Classic Film Review: Stop Making Sense

Full Title: Stop Making Sense
Director: Jonathan Demme
Starring: Talking Heads and various special guests
Year: 1984
Set List:

1) Psycho Killer
2) Heaven
3) Thank You for Sending Me an Angel
4) Found a Job
5) Slippery People
6) Burning Down the House
7) Life During Wartime
8) Making Flippy Floppy
9) Swamp
10) What a Day That Was
11) This Must Be the Place (Naive Melody)
12) Once in a Lifetime
13) Genius of Love
14) Girlfriend is Better
15) Take Me to the River

Encore:

16) Crosseyed and Painless

Comments:
Stop Making Sense? When did the Talking Heads ever make sense?! Haha, of course their brand of weirdness, a “good” weirdness is exactly what made the Talking Heads, the Talking Heads. The other night I had the pleasure of revisiting this 1984 classic via a screening at the Sommerville Theater. I had been a fan of the live CD Stop Making Sense for years, but never got around to seeing it’s cinematic coutnerpart. Well, what better a venue than the Sommerville Theater?! And it was. The sound was a tad lower than desired, but besides that it fit really well for this presentation. Now to the film itself. David Byrne kicks things off with the TH classic, “Psycho Killer,” just Byrne himself gently rocking out on acoustic guitar with a tape player. As the song reaches its final moments, Byrne stumbles to the beat. He fake trips then catches himself, then again and again; fitting perfectly with the music. Next, the nerdy, neurotic singer is accompanied by his bandmate, Tina Weymouth (who is looking rather attractive here) on bass. The two launch into an impassioned, acoustic version of “Heaven.” And with each song another member hits the stage to join the circus. It should be noted that the Talking Heads put on an extremely entertaining show with incredible energy, charisma, and showmanship, without any of the big theatrics, i.e. light shows, back drop videos, etc. (at least in the first half of the film), oft-seen in such concert films. This speaks volumes for how well they can captivate an audience with just themselves as the visual stimulants; essentially less is more. They use a lot of light humor in their approach, such antics as the “Running Man” dance; at one point Byrne acutally runs around the whole stage at full speed! We also see him playfully push a lampshade back and forth, each time catching it at the last second just as it is about to hit the floor, amongst other weird, but amusing stunts. Byrne and crew seriously dance their asses off as the tunes become heavier and funkier. Songs that stood out in particular included “Burning Down the House,” “Life During Wartime,” and “Once In a Lifetime.” Perhaps they stood out to me because they are some of the bigger songs and/or some of my favorite TH numbers, but either way the performances were near perfect. Without a doubt, the most iconic moment in the picture is when we see the fabulous frontman in his lovely “Big Suit,” once again a bizarre, humorous, and ultimately memorable element of the Talking Heads’ craft. All in all, there is very little to nothing I can say bad about this movie. My one complaint, (a very small one) is that at some points it drags a bit on some of the tracks I am less enthusiastic about, such as “What a Day That Was” and “Girlfriend Is Better.” I feel like it wouldn’t have hurt to do some time truncating in these areas. Probably just me, but in the long run, this didn’t really harm my opinion of the performance. In short, for concert films this is top notch and certainly sets the bar for competition.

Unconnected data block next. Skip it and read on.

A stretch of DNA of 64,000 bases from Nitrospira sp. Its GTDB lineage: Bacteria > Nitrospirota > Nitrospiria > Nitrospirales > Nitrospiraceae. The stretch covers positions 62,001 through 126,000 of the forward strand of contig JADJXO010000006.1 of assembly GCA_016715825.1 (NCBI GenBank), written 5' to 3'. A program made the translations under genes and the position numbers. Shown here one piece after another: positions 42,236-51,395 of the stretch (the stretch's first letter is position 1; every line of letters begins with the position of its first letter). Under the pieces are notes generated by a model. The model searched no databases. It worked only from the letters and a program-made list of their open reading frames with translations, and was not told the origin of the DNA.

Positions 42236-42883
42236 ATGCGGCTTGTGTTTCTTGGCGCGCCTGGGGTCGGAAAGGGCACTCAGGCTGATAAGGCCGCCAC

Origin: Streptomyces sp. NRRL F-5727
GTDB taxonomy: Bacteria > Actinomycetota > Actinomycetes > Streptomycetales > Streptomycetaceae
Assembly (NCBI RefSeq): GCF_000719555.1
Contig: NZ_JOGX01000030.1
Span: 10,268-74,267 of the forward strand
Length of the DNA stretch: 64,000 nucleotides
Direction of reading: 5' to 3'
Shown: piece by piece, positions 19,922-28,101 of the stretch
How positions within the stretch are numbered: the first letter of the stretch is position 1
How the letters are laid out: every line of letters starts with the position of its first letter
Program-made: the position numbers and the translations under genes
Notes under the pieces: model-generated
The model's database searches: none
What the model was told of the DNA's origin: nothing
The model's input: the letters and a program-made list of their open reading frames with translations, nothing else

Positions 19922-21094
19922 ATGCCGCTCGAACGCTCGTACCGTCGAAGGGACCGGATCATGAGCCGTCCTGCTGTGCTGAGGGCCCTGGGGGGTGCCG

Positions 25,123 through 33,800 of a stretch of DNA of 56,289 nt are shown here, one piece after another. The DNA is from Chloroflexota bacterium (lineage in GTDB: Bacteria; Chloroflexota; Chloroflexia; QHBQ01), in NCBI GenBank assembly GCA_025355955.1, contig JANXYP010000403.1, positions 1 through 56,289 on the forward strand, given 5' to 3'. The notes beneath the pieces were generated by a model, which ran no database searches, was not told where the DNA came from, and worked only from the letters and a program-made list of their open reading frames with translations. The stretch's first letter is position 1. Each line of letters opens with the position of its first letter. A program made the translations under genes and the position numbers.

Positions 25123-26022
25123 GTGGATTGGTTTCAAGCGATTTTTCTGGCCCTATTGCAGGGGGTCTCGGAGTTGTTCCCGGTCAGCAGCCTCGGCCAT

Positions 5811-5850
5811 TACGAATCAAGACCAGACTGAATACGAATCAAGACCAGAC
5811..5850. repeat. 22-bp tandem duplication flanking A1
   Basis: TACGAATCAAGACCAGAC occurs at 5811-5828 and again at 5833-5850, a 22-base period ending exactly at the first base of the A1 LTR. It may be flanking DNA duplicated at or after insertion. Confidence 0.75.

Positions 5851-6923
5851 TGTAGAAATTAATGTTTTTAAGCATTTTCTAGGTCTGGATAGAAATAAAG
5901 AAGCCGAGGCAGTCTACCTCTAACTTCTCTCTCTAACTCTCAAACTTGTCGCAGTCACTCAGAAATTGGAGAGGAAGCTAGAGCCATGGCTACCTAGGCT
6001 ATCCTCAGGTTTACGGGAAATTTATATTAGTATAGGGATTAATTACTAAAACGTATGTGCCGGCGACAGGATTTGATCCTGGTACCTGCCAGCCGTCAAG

Grade: A/A-

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